But they ran into significant obstacles. For starters, Marc Wölffer was 16 years older and grew up in Europe, so the half-siblings barely knew each other. Mrs. Wölffer knew little about wine. Besides, his father had treated the winery as a hobby, not caring that it had been turning red for years. Mrs. Wölffer and her brother, however, saw it as a career. They needed to make a profit.
A hotbed of rosé miles from Manhattan
From the start, Christian Wölffer and Mr. Roth were committed to making rosé, believing that the East End terroir was perfect for producing an “elegant, fun and versatile rosé that would be perfect for cocktails in the East” , Mr. Roth said.
Both were looking to produce a dry, crisp rosé like the ones they knew from their travels in Provence, southern France, where rosé is an integral part of the Saint-Tropez lifestyle – a wine of thirst (” wine to quench the thirst”) to drink in the afternoon, or as a festive aperitif with a Niçoise salad or a brackish bouillabaisse.
In the United States, however, many wine lovers had associated rosé wine with fruity, mainstream Portuguese offerings like Mateus and Lancers, which rolled high in the days of the bells, or the “white zins” of the yuppies of the 1960s. 1980.
That started to change in the mid-2000s, when discerning consumers began to experience the drier, crisper rosés from Provence, with Château d’Esclans’ best-selling Whispering Angel leading the way. The era of so-called millennial champagne was born.
The Wölffers saw an opportunity to rebrand the Hamptons — a minor player in Long Island wine country, compared to the North Fork — as a hotbed of rosé. That meant renaming the wines themselves, framing rosé as, essentially, a glass of liquid sunshine.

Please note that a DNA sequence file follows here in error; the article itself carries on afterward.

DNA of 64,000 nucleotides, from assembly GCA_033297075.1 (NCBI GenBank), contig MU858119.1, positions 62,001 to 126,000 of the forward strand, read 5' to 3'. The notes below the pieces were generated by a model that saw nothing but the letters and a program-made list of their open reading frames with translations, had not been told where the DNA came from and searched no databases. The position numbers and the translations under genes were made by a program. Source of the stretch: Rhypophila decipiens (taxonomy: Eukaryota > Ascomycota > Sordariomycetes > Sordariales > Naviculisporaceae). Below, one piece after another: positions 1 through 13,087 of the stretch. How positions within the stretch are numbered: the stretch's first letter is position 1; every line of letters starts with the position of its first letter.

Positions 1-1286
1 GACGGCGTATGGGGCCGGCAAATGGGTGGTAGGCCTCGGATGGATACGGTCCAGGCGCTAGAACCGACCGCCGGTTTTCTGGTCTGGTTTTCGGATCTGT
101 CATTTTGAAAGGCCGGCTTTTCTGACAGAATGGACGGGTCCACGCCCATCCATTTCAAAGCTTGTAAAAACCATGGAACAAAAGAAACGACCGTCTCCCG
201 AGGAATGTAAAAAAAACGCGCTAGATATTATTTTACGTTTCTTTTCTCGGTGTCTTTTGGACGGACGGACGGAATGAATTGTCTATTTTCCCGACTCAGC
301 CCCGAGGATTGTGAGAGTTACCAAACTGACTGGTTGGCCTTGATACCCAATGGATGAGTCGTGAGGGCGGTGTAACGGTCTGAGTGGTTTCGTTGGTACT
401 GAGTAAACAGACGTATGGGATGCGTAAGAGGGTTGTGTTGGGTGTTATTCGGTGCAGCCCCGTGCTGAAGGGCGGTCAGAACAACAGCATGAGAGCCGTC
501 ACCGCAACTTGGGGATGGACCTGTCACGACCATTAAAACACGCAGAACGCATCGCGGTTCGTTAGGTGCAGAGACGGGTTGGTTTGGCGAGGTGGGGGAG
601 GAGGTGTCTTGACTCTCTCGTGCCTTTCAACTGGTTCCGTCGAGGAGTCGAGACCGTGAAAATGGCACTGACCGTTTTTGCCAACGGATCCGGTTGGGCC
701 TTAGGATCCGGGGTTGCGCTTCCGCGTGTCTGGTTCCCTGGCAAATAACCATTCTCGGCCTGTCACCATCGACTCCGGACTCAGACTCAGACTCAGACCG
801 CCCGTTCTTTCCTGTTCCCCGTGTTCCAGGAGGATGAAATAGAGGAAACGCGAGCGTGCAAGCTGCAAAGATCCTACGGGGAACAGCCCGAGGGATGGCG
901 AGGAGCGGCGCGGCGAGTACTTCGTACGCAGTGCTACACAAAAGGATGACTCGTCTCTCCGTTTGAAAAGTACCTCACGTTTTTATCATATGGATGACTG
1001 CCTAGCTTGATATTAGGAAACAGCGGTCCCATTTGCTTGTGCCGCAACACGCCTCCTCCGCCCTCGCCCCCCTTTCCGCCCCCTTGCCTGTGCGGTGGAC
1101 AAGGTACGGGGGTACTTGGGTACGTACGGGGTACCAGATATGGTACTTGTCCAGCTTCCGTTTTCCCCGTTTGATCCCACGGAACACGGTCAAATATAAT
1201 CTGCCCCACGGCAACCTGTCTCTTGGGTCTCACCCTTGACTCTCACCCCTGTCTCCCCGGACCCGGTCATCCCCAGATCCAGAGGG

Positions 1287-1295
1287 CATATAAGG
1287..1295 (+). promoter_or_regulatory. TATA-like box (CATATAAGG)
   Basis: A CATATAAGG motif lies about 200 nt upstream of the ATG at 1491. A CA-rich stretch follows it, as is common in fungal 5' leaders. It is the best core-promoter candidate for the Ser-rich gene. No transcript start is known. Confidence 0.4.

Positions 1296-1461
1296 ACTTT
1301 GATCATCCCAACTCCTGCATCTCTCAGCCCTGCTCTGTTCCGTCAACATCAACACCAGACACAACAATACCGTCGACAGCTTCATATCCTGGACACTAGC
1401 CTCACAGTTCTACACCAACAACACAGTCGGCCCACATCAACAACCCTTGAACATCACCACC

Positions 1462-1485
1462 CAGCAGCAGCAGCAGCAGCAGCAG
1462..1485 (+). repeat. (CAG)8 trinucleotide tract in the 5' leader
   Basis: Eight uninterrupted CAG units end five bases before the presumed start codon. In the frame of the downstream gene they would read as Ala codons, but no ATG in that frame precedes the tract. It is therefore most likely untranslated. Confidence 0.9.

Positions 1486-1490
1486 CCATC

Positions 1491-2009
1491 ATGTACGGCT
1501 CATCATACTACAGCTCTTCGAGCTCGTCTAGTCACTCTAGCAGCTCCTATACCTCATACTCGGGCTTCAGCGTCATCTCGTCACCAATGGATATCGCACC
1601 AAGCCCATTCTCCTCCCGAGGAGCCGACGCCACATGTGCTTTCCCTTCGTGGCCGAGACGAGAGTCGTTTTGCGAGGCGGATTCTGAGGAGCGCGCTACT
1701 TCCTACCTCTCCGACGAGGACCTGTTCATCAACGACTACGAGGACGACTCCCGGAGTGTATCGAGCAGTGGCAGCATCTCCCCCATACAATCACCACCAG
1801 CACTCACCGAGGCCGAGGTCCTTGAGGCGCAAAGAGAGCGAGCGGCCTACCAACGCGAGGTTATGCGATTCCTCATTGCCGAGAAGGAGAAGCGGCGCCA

With Ms. Wölffer as brand manager, Wölffer launched Rosé Cider, a festive alternative to seltzer water for the East End’s summer crowd. In 2013, Wölffer followed with “Summer in a Bottle,” with its made-for-Instagram design and name that distilled the philosophy of rosé into four words.
The concept took off, but the success brought new competition. In 2018, Jon Bon Jovi and his son Jesse Bongiovi launched their own French rosé called Hampton Water.
So far, however, little has slowed Wölffer’s momentum. Its eight rosés now account for 70% of its revenue, the company said.
“Seventy thousand cases is just an extraordinary amount of wine for a small estate,” said Kristen Bieler, managing editor at Wine Spectator, which oversees rosé market coverage. She credited Wölffer as “an early pioneer, engaged in the production of dry rosé in the mid-1990s, long before it was fashionable”.
“Their rosés,” she added, “have become summer staples, synonymous with the luxurious Hamptons lifestyle for wine drinkers far beyond the borders of these elite hamlets.”